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  1. #1
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    Crucial MX100 512GB question; corrupt or borked?

    We built a PC and installed the above drive as primary. The intent was to install Win7 HP>to Win 8.0> Win 8.1 Pro. Somewhere along the line in doing Windows Updates the OS got corrupted by Windows refusal to install some updates with multiple failures. I could not access my PC with the SSD, so I pulled it out and installed a Western Digital Black 1TB and went on to complete the above task without the slightest hiccup.

    So now, I have a SSD that may or may not be faulty, so I'd like to see if it can be formatted or optimized or whatever to see if I could get functioning properly again. Thought I might use it in this PC for File History stuff. The reading I've done has got me totally confused. I figured out that you can't use Windows Disk Mgt stuff like you normally would, but apparently the disk can be optimized in Windows. Also, the disk shouldn't be a part of Windows maintenance procedures. No defragging or chkdisking allowed.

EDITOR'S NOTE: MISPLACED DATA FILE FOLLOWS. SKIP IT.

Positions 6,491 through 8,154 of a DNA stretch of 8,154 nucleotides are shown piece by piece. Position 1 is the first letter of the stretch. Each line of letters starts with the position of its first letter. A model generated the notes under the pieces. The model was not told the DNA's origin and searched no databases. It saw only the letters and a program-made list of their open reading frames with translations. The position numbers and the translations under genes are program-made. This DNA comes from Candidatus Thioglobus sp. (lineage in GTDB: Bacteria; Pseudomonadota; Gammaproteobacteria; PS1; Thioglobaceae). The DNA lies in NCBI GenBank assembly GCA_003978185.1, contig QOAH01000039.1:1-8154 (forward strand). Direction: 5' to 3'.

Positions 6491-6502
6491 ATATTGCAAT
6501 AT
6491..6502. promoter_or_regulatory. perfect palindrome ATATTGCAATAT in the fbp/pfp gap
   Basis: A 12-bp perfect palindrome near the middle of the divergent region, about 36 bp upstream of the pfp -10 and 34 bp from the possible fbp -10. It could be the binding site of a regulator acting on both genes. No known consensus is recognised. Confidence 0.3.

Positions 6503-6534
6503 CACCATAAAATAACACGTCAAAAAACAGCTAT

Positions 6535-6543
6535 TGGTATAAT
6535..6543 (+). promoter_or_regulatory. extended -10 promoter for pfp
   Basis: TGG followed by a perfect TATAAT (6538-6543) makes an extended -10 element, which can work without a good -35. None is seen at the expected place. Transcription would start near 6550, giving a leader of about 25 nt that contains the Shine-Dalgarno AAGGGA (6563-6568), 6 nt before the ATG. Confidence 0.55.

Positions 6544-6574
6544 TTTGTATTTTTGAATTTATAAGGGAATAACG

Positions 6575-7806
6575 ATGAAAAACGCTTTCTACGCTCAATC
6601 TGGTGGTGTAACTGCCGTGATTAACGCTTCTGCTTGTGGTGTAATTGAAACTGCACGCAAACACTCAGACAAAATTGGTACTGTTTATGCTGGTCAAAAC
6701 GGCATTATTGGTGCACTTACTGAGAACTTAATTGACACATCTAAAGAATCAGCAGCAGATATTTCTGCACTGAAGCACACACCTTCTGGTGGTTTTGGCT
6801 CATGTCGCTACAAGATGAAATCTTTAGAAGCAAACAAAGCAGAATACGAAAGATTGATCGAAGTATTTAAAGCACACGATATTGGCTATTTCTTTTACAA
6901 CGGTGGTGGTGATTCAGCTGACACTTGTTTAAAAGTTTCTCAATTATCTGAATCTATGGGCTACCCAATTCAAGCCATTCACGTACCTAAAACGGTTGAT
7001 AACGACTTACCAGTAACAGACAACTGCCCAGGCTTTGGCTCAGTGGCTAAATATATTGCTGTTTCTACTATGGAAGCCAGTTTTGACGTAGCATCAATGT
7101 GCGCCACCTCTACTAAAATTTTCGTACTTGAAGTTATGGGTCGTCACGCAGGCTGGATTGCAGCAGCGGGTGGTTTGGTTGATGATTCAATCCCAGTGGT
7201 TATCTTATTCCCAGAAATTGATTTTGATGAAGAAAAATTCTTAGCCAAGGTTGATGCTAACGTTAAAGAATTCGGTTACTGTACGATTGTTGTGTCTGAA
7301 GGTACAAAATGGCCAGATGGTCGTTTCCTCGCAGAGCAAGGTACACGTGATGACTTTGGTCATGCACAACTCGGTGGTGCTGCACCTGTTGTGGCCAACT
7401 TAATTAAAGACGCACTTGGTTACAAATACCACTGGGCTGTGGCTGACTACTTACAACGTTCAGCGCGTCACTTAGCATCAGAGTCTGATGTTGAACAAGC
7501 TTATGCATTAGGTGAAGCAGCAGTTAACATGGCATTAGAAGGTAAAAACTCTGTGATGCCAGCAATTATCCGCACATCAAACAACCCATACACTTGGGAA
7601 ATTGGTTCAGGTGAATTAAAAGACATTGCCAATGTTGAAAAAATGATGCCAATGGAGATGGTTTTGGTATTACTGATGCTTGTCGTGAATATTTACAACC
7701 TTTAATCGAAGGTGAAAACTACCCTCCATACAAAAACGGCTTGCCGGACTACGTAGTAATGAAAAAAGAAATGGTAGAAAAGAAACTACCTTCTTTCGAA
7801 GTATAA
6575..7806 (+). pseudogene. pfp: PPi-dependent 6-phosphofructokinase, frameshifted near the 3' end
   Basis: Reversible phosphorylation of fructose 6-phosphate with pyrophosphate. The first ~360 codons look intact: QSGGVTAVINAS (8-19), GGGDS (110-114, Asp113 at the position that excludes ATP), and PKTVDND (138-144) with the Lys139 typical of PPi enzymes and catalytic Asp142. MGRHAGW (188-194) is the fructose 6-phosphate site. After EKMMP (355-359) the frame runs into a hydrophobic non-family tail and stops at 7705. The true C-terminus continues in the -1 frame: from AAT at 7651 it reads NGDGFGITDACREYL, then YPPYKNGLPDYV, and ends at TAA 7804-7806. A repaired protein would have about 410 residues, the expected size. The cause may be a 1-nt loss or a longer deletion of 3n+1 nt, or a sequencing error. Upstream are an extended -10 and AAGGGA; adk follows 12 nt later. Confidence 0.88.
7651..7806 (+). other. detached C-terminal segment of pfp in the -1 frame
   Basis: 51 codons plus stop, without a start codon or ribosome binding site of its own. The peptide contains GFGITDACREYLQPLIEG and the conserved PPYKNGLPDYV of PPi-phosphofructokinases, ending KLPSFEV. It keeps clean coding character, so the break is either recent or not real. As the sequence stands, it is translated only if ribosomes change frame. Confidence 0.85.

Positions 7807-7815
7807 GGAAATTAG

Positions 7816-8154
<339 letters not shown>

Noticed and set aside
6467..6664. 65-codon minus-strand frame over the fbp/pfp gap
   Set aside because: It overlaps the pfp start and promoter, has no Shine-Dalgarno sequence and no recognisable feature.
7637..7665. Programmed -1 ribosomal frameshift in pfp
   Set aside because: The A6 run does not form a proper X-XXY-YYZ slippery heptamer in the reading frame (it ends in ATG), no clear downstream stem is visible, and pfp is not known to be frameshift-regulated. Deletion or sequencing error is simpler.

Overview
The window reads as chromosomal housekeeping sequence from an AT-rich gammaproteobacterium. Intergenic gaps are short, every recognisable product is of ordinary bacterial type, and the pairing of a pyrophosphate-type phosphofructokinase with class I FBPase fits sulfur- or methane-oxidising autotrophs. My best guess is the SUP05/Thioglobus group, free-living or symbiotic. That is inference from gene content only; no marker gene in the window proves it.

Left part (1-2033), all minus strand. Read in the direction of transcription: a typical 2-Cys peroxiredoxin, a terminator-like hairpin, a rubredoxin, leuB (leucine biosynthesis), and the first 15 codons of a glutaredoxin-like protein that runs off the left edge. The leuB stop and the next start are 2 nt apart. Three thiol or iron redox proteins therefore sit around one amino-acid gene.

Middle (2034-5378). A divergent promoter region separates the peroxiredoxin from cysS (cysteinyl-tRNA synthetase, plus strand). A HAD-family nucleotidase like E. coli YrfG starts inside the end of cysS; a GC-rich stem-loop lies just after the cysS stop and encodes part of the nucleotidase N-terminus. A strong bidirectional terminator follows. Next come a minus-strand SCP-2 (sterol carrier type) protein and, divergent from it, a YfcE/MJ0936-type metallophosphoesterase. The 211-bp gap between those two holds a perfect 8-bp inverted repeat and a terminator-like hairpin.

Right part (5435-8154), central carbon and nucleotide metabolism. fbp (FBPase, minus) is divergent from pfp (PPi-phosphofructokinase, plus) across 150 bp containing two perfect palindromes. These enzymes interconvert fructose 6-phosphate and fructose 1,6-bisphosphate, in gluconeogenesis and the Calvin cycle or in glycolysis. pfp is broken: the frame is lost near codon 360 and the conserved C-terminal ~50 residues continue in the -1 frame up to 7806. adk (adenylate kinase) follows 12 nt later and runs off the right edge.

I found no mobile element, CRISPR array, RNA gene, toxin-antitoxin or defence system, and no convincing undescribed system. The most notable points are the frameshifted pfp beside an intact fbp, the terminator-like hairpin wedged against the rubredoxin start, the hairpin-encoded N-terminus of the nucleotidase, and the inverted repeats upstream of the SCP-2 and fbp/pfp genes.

I had no trouble installing the disk and getting ACHI controller recognized. In fact this PC remembered that the disk was installed in the PC because ACHI controller is still in Device Mgr. The UEFI Bios picked it right up and configured it for me and it ran just fun for a couple of months before I attempted upgrading the OS.

    I also read that a SATA III to USB cable adapter with UASP will help me see what's on the disk w/o the need for an enclosure. Can someone help in simple language tell me what I have to do to see if the disk is useable and how I can figure out if it's just file corruption that was the issue. There's so much stuff on SSD's out there, not much of which I can understand. And, how do I cleanup the disk so it is useable. Thanks very much for your help.

    Diane P.
    Homebuilt PC--Corsair Graphite 760T (W) Tower; Intel Haswell-E I7 5930K; 16GB G.Skill Ripjaws DDR4@2666MHz; ASRock X99 Extreme 6 Mobo; Corsair AX860i Platinum 860W PSU; Corsair H110 Cooler; EVGA GeForce GTX980 AC/SC videocard; Crucial MX 100 512GB SSD; Spinner 3TB WD Black; Asus Blu-Ray; Asus DVD/RW; 3 Bitfenix greens; Coolermaster 240mm; EaseUS Backup; USB3 Toshiba B/up drive; Office 2007;Windows 10 Pro